Beyond online services, there are a number of tech tools available to help solo entrepreneurs tackle common problems.
First, there are apps for the iPhone or BlackBerry that cover a range of jobs. Jott, from Nuance Communications Inc., allows you to record a voice message and have it transcribed automatically into an email. The service starts at $3.95 a month and runs up to $12.95. GoToMyPC, from Citrix Systems Inc.’s Citrix Online, allows remote access to your laptop or desktop from any computer for $179 a year.
Conferencing software, such as Citrix’s GoToMeeting, offers consultants the ability to do remote presentations by controlling a PowerPoint show on a client’s computer from their own machine. The cost: $49 per month.
Then there are products that help keep track of finances and billing, such as online service FreshBooks, from 2ndSite Inc., which has a limited trial edition and starts at $19 a month. You can download the company’s MiniBooks app for $14 to access your clients and invoices on your phone. A more robust finance-tracking product, QuickBooks from Intuit Inc., costs $179.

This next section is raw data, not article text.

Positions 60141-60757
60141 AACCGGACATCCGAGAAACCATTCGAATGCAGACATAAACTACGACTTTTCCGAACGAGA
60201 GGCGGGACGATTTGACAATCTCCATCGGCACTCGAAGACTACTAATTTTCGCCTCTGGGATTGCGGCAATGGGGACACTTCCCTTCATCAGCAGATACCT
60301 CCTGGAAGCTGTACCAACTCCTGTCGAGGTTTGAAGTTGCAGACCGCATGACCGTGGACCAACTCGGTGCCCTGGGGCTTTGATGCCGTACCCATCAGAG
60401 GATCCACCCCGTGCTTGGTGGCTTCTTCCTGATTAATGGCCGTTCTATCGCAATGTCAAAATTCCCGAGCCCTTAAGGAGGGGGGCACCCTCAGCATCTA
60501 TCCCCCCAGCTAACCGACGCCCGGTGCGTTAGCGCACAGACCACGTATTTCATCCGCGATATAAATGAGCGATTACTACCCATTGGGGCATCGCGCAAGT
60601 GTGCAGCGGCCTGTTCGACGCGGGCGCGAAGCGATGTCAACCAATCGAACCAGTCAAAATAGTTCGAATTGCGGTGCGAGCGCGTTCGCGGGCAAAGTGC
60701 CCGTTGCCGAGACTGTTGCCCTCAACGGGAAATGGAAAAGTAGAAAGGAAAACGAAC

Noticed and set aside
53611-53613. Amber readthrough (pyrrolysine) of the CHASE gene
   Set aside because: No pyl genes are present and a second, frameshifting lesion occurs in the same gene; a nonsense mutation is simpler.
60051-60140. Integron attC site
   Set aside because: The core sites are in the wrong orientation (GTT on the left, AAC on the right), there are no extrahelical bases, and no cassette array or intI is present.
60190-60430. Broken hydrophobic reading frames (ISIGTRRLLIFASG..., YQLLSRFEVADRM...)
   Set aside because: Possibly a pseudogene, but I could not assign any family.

Finally, there’s a tech product that promises to tackle one of the biggest everyday hassles of entrepreneurship: clutter. Neat Co.’s Neatdesk allows you to scan all business-related papers and documents and store them electronically. The entry price for the scanner is around $199.
Dr. Greenwald is dean of graduate studies and a professor at Drew University in Madison, N.J. His next book is “The Great American Hustle: How We Went From 9-5 Jobs to a Nation of Freelancers.” He can be reached at firstname.lastname@example.org.